‘Kings of Nowhere’ (‘Los Reyes del Pueblo que no Existe’): Film Review

Meet a handful of residents left in a drowned Mexican village.

A spook city with a few mortals left erratic a slimy streets, a Mexican encampment called San Marcos creates a infrequently scary theme for Betzabe Garcia’s entrance underline doc Kings of Nowhere. Watching a infrequently pointless-seeming work of those residents who didn’t pierce off when a circuitously dam flooded their hometown, a filmmakers prioritize mood and prodigy over boring details, producing a mural of post-flood life that is (sorry) too dry for mass consumption. Still, it should find honour during niche fests.

Only in shutting titles do we learn that a Picachos dam, built in 2009 in a Sinaloa mountains, brought a race of this city from 300 families down to three. We see a sharp-witted 1999 fiesta on home video during those credits, a sheer contrariety to what precedes it — 80 mins in that 4 people on shade together constitutes a genuine crowd.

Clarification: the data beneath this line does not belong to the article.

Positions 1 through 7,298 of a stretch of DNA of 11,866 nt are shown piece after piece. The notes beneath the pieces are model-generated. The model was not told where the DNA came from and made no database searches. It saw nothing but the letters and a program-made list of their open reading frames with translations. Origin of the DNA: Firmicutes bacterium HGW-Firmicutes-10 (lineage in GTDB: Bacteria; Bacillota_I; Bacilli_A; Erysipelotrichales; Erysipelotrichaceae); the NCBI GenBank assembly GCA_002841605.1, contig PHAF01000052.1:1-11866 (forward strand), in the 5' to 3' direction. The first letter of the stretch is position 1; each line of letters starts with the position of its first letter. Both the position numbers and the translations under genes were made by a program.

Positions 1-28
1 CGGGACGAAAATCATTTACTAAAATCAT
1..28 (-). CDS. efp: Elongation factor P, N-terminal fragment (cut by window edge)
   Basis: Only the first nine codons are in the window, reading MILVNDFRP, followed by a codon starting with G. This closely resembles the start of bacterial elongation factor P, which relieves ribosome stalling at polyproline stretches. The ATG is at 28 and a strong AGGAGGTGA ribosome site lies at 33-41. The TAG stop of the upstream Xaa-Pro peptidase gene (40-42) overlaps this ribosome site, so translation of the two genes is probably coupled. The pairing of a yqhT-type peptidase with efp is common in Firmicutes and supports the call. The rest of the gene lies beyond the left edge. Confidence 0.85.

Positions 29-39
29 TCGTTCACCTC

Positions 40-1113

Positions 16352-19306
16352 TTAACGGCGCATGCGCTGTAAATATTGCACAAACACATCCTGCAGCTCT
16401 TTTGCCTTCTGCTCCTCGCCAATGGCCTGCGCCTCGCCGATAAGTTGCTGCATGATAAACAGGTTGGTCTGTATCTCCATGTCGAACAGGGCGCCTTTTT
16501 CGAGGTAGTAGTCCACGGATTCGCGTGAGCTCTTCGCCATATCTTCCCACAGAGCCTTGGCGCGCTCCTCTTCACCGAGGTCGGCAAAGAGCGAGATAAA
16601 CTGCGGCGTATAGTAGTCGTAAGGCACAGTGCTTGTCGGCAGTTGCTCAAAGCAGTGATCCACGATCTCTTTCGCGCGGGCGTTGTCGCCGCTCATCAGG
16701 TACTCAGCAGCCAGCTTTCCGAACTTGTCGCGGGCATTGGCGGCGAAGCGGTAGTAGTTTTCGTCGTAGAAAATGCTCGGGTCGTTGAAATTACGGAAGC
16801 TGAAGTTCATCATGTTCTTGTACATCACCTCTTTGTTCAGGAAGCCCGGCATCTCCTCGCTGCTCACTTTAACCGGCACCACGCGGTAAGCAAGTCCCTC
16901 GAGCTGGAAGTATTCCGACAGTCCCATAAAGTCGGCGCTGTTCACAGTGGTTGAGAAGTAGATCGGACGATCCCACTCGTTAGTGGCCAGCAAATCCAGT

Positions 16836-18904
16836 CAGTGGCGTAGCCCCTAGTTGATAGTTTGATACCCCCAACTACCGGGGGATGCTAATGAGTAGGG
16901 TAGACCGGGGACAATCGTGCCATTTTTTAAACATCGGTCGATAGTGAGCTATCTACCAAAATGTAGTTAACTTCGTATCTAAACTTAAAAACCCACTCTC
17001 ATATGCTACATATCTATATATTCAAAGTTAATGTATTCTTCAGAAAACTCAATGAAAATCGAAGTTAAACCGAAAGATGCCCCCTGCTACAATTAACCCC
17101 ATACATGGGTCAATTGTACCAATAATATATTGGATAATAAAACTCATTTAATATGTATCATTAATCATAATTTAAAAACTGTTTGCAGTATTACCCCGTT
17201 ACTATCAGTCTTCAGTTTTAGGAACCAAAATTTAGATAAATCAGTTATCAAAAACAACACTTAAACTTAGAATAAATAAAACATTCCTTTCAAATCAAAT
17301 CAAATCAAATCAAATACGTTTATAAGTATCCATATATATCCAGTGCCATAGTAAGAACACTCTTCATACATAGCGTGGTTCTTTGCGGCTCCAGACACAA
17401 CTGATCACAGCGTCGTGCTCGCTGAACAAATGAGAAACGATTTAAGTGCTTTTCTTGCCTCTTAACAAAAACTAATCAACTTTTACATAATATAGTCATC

In this much-changed place, immature group commander tiny motorboats past church steeples poking from a water; many structures that sojourn on dry land are ruins. In long, speechless takes, we see a male clout divided during a leaflet overtaking a drier tools of town; see a longhorn whose pasture has turn an island; watch a dickey nip around in an alfresco tortilleria.

Locals seem beholden for a possibility to speak with a filmmakers: one boatman regales them with stories about aged neighbors, like a crazy male who gave himself gangrene and died; a immature family explains because they continue to tend to a drift of a church whose congregants are prolonged gone. The many jovial interviewees are an aged integrate who happily brawl a sum of their decades-ago wedding, afterwards solemn adult to speak about a hazard of assault San Marcos faces from outsiders.

That threat, alluded to several times, is never explained, only as a sum of a flooding sojourn something of a mystery. They’re contribution of life in this small hamlet, that one is tempted to call frozen-in-time though which, some-more likely, has few years left to exist.

Production company: Venado Films

Director: Betzabe Garcia

Producers: Hugo Espinosa, Betzabe Garcia

Director of photography: Diego Tenorio

Editor: Gabriel Herrera

Venue: Documentary Firtnight, a Museum of Modern Art

In Spanish

83 minutes